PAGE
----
Lessons from the gardens: Hope in the wake of tragedy

This week’s tragic shooting in Orlando weighs heavily on the hearts and minds of people all over the country.

There is so much violence in the world and so many who suffer at the hands of others because of prejudice, ignorance, hate, and fear. Reports of mass killings, suicide bombings, and hate crimes in other counties are so frequent that they blend into an unending stream of sorrow – easy to push aside as being “not here.” The deaths in Orlando are just as shocking and undeserved, and they bring the sadness and anger closer to home. In recent days, pain and frustration have been overlaid with public mourning, outcry, unity, and rhetoric and passionate conversations at the national, state, and local levels about terrorism, community, bias, gun control, homophobia, compassion, religion, inclusion, rights, and more. Some of these discussions are deep and thoughtful, others are fueled by fear and dogma.

On Monday, the day after the Orlando nightclub shooting, a small group of visitors to Burlington joined VCGN staff and local garden leaders on a walking tour of community and school gardens in the Old North End. Over an afternoon, we circled the neighborhood and visited pockets of life and hope, learning about the different garden communities and how these vibrant spaces connect all ages and backgrounds to fresh, healthy food – and to each other.

Along the way, we also saw greenbelt plantings that beautify streets, home plantings of mustard greens and bok choi sandwiched between doorways and sidewalks, pots of tomatoes on front porches, and other tastes of how people are incorporating growing food into their lives.

The tour was a bright spot on a sad day. After the tour, local volunteer/artist/community leader/food champion Bonnie Acker sent me this message. With her permission, I am sharing her words with all of you…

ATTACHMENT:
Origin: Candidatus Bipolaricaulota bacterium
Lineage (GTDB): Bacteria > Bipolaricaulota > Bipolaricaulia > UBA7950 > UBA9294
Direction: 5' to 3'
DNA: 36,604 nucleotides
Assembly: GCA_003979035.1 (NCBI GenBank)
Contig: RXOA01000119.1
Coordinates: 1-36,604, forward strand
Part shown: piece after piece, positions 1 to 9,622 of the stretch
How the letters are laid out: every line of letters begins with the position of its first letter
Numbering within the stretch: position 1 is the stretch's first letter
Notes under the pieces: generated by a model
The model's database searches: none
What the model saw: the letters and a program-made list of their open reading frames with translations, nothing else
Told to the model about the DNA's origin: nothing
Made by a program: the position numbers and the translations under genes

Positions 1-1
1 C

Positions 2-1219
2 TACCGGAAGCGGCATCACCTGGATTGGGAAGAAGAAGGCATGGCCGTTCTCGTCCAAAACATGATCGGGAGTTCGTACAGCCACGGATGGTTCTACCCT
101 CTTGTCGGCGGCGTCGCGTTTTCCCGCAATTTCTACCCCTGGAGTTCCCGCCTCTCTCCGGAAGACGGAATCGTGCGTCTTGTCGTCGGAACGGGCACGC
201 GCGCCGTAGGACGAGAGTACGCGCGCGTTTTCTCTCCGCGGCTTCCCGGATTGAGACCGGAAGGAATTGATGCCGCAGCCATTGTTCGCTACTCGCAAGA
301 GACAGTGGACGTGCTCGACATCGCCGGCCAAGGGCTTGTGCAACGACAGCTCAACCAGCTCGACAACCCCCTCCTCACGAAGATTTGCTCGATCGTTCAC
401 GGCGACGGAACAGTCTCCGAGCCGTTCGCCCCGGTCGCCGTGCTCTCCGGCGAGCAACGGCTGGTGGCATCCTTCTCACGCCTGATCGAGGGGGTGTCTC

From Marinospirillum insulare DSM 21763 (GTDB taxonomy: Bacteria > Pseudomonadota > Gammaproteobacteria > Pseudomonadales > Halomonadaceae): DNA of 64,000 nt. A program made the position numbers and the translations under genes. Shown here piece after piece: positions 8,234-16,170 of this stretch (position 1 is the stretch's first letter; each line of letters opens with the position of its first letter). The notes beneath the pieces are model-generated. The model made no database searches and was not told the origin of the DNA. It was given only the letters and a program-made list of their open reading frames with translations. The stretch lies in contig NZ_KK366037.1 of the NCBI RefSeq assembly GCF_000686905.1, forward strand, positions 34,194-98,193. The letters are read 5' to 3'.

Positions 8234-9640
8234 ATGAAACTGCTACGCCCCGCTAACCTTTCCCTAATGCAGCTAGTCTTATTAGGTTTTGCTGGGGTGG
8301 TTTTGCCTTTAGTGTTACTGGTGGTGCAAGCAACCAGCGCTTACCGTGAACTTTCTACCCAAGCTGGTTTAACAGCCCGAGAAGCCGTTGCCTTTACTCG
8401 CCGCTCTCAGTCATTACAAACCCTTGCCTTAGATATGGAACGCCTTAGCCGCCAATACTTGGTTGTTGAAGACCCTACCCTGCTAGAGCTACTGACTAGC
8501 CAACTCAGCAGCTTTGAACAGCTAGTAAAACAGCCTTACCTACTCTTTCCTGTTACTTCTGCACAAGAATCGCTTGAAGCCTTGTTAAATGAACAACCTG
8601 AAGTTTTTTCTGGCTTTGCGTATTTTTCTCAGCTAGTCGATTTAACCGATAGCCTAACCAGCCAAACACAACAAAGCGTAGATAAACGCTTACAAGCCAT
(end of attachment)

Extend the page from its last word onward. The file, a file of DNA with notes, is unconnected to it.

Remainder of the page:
Bonnie Acker talks about the energy and positive spirit of children and their connections to the gardens at the Integrated Arts Academy in Burlington’s Old North End during the community and school garden walking tour on June 13.

“What made yesterday so special for me was that I was really depressed about so many things, feeling so weighted down by the world’s horrors.  But then this tiny group of amazing and kind people from nearby and beyond assembled and you, Jess, welcomed everyone together with such a genuine friendliness.

And then we were all walking about and chatting and in some remarkable way I forgot all the terrible things going on.  I truly felt lifted up by the goodness of all of you and the goodness of our cheerful visitors.

Tragically, gardens do not stop massacres and gardening cannot prevent wars.  But gardens and gardening must go on to show as many people as possible that the world can be a different place, and hopefully will be a different and better place some day.  And in the meantime, people of wonderful backgrounds and ages and perspectives get to share some great vegetables and dream about peach trees having abundant harvests.

So thank you all — each of you — for lifting me up on an afternoon when I was feeling near-to-hopeless about the state of this world.  ‘May all be fed’ is my favorite saying these days and you gave me sustenance for mind body and soul yesterday in a very tangible and lasting way. Mountains of appreciations and my love, Bonnie.”

Bonnie’s words helped lighten my my heart and mind… I hope they do the same for you.

– Jess Hyman, Executive Director

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